ETD system

Electronic theses and dissertations repository


Tesi etd-08152010-211337

Thesis type
Tesi di dottorato di ricerca
Monte Carlo and Molecular Dynamics Simulations of Plasma-Material Interactions
Settore scientifico disciplinare
Corso di studi
tutor Prof. Aquaro, Donato
correlatore Prof. Cerullo, Nicola
correlatore Prof. Forasassi, Giuseppe
Parole chiave
  • Monte Carlo
  • Nuclear Fusion
  • Molecular Dynamics
  • Plasma Facing Materials
  • Density Functional Theory
Data inizio appello
Data di rilascio
Riassunto analitico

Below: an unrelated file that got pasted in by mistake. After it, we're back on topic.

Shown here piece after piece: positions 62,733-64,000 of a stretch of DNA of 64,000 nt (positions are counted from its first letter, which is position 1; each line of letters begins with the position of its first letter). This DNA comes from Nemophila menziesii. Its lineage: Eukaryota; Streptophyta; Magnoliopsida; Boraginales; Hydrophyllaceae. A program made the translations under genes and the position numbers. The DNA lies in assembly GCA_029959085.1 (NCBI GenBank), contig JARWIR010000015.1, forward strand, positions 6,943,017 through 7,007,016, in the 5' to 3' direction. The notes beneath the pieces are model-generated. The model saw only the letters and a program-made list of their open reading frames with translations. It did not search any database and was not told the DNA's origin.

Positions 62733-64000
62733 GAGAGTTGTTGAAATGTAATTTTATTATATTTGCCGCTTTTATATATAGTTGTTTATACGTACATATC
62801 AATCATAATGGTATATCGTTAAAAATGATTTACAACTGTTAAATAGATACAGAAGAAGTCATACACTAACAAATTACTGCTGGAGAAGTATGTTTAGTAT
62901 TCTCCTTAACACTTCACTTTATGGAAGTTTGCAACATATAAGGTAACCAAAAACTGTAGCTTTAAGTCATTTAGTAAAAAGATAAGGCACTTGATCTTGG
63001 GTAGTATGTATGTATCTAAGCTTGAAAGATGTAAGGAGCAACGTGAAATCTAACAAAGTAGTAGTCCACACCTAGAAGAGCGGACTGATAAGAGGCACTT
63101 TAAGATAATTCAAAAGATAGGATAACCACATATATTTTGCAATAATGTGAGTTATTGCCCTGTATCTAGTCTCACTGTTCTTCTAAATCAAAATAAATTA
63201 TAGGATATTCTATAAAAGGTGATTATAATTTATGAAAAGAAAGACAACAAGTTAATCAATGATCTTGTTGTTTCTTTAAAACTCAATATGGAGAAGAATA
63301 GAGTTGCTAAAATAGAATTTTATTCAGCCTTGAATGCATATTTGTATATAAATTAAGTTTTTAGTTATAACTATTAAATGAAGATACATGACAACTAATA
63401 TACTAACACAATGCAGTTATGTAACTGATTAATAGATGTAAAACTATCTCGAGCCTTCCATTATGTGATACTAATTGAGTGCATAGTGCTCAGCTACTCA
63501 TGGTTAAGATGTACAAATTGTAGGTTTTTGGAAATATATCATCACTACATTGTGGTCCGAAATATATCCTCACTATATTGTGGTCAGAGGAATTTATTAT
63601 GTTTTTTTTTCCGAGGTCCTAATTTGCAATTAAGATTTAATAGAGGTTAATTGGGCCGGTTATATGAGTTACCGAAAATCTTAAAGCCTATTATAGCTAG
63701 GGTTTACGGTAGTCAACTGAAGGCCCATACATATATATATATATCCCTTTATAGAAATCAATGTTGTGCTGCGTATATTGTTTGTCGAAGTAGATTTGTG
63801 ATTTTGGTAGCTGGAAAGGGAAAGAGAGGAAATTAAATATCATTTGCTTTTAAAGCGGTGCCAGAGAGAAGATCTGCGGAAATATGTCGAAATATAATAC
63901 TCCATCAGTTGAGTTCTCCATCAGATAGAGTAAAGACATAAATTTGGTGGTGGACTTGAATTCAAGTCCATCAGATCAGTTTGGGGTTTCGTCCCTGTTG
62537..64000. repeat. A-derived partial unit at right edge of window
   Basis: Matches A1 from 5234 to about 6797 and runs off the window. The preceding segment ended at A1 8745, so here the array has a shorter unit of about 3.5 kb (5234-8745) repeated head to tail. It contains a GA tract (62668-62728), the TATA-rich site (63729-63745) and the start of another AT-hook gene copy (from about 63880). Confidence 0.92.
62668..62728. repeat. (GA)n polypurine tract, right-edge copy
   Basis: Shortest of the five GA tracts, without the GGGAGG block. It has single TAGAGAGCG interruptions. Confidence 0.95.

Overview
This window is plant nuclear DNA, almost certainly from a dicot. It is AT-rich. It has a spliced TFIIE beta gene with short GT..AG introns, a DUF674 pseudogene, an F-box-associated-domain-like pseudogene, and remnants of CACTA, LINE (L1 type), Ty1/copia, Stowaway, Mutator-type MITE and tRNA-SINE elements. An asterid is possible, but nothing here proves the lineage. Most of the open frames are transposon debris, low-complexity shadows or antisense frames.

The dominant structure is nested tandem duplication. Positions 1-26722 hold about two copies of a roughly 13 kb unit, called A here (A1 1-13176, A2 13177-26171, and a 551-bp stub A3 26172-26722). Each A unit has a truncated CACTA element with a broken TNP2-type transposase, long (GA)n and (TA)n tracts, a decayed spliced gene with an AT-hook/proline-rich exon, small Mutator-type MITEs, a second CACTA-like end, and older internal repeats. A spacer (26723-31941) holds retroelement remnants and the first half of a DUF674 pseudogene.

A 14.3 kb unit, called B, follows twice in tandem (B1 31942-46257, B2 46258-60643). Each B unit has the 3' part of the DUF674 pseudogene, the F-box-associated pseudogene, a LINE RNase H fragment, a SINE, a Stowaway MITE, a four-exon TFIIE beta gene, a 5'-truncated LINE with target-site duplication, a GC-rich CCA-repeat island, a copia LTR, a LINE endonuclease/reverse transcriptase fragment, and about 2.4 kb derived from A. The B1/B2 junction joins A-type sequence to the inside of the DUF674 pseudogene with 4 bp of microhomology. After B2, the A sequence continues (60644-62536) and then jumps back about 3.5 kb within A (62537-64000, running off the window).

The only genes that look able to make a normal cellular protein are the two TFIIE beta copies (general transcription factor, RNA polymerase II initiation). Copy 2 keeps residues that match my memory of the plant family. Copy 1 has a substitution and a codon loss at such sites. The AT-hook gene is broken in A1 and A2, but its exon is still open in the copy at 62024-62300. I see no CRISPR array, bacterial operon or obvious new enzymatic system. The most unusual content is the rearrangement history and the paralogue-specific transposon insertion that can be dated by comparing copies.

The design of a suitable interface between plasma heated at millions of kelvin<br>and the environment is one of the most critical areas within nuclear fusion research.<br>The surface of interface components should sustain the energy delivered<br>by plasma as electromagnetic radiation and transported through charge carriers<br>such as ions and electrons.<br>The ratio between available plasma energy and heated surface increases with<br>device dimension, so that for ITER and future fusion reactors the energy density<br>striking the tokamak walls will be order of magnitude higher compared to what<br>happens in current facilities.<br>Several plasma material interaction phenomena are relevant for PFCs design.<br>The high energy heavy particles striking the chamber walls produce sputtering.<br>The magnetic con nement su er from frequent plasma instabilities, which result<br>in a fast release of plasma energy on Plasma Facing Components. The ensuing<br>thermal and mechanical actions produce material damage, erosion, thermal<br>ablation and melting. Components lifetime is strongly limited by such extreme<br>phenomena and require careful design and material selection to avoid unwanted<br>maintenance stops and replacements.<br>The main aim of this research activity is to evaluate the PFMs erosion due to<br>thermal ablation, to understand how material properties are a ected by plasma<br>interactions and how correctly select PFMs, without relying simply on empiric<br>correlations with limited validity.<br>The main part of the performed work consist in the development of Molecular<br>Dynamics and Monte Carlo Simulation aimed to evaluate the thermal properties<br>of PFMs and to investigate how high energy electrons produced within the<br>plasma carry energy towards tokamak chamber walls.<br>The analysis of Plasma Material Interactions has been historically carried<br>out by putting together experimental activity and empiric relationships accounting<br>for complex physical e ects in an approximate fashion. The current research<br>activity wants to investigate such phenomena starting from the underlying physical<br>basic principles and through a comparison with experimental data with<br>minimum employ of empiric relationship.